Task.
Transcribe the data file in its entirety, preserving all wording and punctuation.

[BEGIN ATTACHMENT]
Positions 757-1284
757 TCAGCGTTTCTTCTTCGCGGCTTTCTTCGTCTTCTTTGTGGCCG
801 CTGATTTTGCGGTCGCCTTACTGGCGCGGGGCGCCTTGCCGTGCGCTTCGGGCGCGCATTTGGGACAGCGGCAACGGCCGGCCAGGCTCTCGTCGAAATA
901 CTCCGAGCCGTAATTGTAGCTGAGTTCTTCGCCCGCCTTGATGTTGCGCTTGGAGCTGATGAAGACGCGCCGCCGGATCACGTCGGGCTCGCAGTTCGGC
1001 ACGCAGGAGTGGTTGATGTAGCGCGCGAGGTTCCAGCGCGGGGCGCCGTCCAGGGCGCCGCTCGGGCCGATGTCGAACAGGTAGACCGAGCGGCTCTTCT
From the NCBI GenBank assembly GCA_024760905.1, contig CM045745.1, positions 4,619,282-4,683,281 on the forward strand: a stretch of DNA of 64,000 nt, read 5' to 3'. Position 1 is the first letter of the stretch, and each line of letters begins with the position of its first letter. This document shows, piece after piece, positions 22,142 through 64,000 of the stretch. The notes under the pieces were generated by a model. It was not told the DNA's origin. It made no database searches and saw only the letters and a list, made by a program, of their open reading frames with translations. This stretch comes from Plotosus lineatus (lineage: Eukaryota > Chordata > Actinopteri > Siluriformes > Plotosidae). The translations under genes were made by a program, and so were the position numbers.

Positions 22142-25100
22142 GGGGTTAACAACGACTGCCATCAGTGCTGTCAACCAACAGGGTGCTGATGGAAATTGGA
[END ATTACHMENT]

Positions 757-1284
757 TCAGCGTTTCTTCTTCGCGGCTTTCTTCGTCTTCTTTGTGGCCG
801 CTGATTTTGCGGTCGCCTTACTGGCGCGGGGCGCCTTGCCGTGCGCTTCGGGCGCGCATTTGGGACAGCGGCAACGGCCGGCCAGGCTCTCGTCGAAATA
901 CTCCGAGCCGTAATTGTAGCTGAGTTCTTCGCCCGCCTTGATGTTGCGCTTGGAGCTGATGAAGACGCGCCGCCGGATCACGTCGGGCTCGCAGTTCGGC
1001 ACGCAGGAGTGGTTGATGTAGCGCGCGAGGTTCCAGCGCGGGGCGCCGTCCAGGGCGCCGCTCGGGCCGATGTCGAACAGGTAGACCGAGCGGCTCTTCT
From the NCBI GenBank assembly GCA_024760905.1, contig CM045745.1, positions 4,619,282-4,683,281 on the forward strand: a stretch of DNA of 64,000 nt, read 5' to 3'. Position 1 is the first letter of the stretch, and each line of letters begins with the position of its first letter. This document shows, piece after piece, positions 22,142 through 64,000 of the stretch. The notes under the pieces were generated by a model. It was not told the DNA's origin. It made no database searches and saw only the letters and a list, made by a program, of their open reading frames with translations. This stretch comes from Plotosus lineatus (lineage: Eukaryota > Chordata > Actinopteri > Siluriformes > Plotosidae). The translations under genes were made by a program, and so were the position numbers.

Positions 22142-25100
22142 GGGGTTAACAACGACTGCCATCAGTGCTGTCAACCAACAGGGTGCTGATGGAAATTGGA